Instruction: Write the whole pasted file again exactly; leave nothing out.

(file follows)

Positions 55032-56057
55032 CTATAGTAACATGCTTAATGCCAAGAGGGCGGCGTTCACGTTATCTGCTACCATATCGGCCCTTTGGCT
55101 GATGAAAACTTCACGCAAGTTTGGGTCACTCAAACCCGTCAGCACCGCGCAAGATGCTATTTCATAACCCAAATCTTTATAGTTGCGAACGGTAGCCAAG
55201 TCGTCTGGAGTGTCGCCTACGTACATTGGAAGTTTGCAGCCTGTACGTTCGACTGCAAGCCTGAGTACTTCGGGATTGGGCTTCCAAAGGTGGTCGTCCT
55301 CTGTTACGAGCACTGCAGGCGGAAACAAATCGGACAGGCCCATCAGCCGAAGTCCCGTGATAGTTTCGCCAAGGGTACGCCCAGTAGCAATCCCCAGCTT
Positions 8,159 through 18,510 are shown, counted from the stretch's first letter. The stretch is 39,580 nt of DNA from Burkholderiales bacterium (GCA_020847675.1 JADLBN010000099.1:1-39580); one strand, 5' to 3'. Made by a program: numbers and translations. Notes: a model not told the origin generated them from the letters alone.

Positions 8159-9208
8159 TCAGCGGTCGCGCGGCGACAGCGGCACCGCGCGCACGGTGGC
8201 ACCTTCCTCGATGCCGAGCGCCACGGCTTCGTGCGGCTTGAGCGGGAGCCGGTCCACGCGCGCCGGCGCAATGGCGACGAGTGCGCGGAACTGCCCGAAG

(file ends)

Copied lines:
Positions 55032-56057
55032 CTATAGTAACATGCTTAATGCCAAGAGGGCGGCGTTCACGTTATCTGCTACCATATCGGCCCTTTGGCT
55101 GATGAAAACTTCACGCAAGTTTGGGTCACTCAAACCCGTCAGCACCGCGCAAGATGCTATTTCATAACCCAAATCTTTATAGTTGCGAACGGTAGCCAAG
55201 TCGTCTGGAGTGTCGCCTACGTACATTGGAAGTTTGCAGCCTGTACGTTCGACTGCAAGCCTGAGTACTTCGGGATTGGGCTTCCAAAGGTGGTCGTCCT
55301 CTGTTACGAGCACTGCAGGCGGAAACAAATCGGACAGGCCCATCAGCCGAAGTCCCGTGATAGTTTCGCCAAGGGTACGCCCAGTAGCAATCCCCAGCTT
Positions 8,159 through 18,510 are shown, counted from the stretch's first letter. The stretch is 39,580 nt of DNA from Burkholderiales bacterium (GCA_020847675.1 JADLBN010000099.1:1-39580); one strand, 5' to 3'. Made by a program: numbers and translations. Notes: a model not told the origin generated them from the letters alone.

Positions 8159-9208
8159 TCAGCGGTCGCGCGGCGACAGCGGCACCGCGCGCACGGTGGC
8201 ACCTTCCTCGATGCCGAGCGCCACGGCTTCGTGCGGCTTGAGCGGGAGCCGGTCCACGCGCGCCGGCGCAATGGCGACGAGTGCGCGGAACTGCCCGAAG